Game: Houston County (7-5) at Harrison (12-0), 7:30 p.m.
Last year: First meeting
All-time series: First meeting
Prediction: Harrison 35, Houston County 14
Harrison is becoming known for having different players step up each game.
That’s how the Hoyas like to play.
“That what we talked about at the beginning of the season,” Harrison coach Matt Dickmann said. “There would be a week where this or that person has a big game.”
Having different players step up keeps opposing teams from focusing on Harrison’s top player.
One week it is Mason Babay, such as last week when he ran for 205 yards on 11 carries and two touchdowns in Harrison’s 51-19 win over Brunswick.
Another week it is fellow receiver Marques Owens or Jay Ziglor who come up big.
Or it can be running back David Roberts, who has been consistent in the backfield running for 1,270 yards and 16 touchdowns this season.
Having so many players rise to the occasion gives the Hoyas many options should one player not have his best game or to throw opposing teams off.
Babay was not the only one who ran well against Brunswick. Roberts also had success by rushing for 133 with two touchdowns and Ziglor adding 101 yards on 10 carries.
When Houston County visits Harrison tonight in the state quarterfinals, it could be Babay, Ziglor, Roberts or quarterback Gavin Hall that comes up big.
“Well, we can run the football with all three of those guys,” Dickmann said. “The offensive line has done a tremendous job this year without making mental errors. Gavin does a great job making checks, and we’ve drilled that and drilled that all year.”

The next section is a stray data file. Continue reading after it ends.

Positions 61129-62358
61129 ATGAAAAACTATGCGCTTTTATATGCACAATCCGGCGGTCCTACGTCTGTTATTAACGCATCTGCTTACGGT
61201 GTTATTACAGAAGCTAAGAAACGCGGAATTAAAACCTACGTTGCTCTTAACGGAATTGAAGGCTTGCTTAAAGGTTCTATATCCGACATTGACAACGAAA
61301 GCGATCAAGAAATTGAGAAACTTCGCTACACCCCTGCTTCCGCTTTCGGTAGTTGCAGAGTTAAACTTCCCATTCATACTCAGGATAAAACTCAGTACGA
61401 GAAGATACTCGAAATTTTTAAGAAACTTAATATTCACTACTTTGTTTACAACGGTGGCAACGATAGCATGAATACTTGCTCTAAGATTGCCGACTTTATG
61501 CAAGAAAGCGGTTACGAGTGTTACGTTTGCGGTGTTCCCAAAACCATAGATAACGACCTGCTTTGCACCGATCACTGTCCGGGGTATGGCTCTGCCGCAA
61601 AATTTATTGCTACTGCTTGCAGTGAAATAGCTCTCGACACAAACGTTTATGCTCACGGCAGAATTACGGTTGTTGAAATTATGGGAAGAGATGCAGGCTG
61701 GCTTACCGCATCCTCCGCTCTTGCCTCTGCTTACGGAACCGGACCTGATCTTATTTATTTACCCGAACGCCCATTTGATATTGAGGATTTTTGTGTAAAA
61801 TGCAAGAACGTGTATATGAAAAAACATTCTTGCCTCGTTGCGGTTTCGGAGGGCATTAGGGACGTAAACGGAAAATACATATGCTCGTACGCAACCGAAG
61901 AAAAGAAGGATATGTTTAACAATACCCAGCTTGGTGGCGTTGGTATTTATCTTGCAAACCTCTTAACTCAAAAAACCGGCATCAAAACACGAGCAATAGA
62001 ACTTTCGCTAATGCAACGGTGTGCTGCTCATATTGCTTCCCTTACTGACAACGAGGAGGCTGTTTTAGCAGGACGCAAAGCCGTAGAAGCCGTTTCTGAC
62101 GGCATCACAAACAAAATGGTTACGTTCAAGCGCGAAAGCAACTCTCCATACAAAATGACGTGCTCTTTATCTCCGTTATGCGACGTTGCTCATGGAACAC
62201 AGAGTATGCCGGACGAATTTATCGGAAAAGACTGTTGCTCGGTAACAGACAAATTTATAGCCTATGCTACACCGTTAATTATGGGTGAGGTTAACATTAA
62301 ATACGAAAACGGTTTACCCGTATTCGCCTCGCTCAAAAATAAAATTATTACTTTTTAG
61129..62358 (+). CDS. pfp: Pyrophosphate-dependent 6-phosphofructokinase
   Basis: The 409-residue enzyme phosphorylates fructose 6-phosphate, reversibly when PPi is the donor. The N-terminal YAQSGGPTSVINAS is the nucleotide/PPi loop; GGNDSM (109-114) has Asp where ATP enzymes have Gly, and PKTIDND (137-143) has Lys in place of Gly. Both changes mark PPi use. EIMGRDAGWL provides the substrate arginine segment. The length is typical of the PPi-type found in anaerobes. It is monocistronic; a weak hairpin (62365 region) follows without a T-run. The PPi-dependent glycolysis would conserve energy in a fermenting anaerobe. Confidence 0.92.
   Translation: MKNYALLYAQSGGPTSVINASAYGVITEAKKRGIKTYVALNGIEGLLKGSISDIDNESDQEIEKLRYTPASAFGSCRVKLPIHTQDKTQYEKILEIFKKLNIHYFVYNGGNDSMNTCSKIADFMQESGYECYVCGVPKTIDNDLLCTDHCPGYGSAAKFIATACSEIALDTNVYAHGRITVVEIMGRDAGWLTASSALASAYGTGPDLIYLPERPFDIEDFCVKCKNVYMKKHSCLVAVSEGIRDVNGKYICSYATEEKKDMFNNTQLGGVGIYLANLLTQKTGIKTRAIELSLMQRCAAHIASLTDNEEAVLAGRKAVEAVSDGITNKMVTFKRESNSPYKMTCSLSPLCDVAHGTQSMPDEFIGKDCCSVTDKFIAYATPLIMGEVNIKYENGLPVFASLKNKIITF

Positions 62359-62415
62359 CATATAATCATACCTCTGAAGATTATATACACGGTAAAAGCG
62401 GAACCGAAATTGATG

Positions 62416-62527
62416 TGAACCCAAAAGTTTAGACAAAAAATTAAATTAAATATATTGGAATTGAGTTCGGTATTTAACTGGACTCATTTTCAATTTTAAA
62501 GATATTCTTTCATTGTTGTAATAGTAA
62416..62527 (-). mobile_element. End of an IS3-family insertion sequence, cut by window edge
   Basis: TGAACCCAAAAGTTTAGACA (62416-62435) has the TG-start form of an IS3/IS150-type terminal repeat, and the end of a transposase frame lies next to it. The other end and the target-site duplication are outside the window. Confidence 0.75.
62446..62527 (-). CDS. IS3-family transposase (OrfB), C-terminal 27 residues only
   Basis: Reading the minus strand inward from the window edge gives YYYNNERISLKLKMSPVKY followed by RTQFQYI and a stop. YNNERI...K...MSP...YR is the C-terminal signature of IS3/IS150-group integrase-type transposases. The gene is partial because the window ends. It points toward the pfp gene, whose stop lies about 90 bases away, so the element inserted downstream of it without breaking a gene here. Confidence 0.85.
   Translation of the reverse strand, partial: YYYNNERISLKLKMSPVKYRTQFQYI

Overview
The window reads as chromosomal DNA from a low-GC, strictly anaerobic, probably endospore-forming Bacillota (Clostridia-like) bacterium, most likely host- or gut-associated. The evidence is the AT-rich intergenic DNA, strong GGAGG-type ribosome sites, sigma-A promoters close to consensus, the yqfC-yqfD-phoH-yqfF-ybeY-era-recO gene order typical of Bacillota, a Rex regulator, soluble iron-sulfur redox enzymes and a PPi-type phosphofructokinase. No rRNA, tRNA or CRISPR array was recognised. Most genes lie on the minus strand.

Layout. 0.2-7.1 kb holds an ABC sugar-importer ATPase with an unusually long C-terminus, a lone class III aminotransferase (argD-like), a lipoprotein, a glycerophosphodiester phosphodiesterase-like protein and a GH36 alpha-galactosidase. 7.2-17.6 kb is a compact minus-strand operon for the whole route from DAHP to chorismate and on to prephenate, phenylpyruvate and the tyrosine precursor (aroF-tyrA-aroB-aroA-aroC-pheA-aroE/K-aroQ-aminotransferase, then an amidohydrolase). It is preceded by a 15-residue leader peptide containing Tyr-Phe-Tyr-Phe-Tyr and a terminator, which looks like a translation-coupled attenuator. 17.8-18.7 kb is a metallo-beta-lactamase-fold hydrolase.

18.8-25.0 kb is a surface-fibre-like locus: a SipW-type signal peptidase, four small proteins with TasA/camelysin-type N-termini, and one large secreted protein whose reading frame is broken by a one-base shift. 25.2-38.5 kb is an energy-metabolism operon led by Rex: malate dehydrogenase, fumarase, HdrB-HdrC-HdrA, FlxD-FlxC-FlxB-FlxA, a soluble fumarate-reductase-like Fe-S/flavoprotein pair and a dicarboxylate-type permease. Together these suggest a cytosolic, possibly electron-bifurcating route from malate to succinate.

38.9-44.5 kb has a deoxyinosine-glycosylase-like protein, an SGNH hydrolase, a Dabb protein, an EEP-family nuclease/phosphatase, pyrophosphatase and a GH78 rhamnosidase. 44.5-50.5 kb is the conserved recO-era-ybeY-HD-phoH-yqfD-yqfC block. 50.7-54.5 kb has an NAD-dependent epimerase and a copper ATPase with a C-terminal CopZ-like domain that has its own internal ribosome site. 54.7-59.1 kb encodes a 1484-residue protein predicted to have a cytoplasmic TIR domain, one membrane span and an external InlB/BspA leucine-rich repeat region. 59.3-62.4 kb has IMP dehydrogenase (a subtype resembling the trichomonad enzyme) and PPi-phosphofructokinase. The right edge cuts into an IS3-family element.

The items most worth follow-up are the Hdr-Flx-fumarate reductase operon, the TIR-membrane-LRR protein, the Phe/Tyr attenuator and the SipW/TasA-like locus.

Of course Harrison would not be making big plays had it not been for its offensive line. Tony Gacia, Cole Simmers, Cole Storey, Reiton Allen and Payton Bumpers have graded out well this year, Dickmann said, which means they are not making many mistakes.
As the playoffs continue, the Hoyas will continue to rely on linebackers
Ryan Smith and Caleb Williamson to keep making plays, along with Marcus Bleazard, who also plays both ways.
Harrison is going up against Houston County, which qualified for the playoffs despite finishing the regular season with a .500 record.
Dickmann said Houston County is playing its best football at the right time, especially on offense.
During the regular season, the Bears averaged 23.9 points per game. In the playoffs, that number jumps to 34.5.
For the year, Houston County allows only 20 points per game.
“To me, they are playing at a high level and hitting all cylinders on offense,” Dickmann said. “They are a solid team and a big physical team.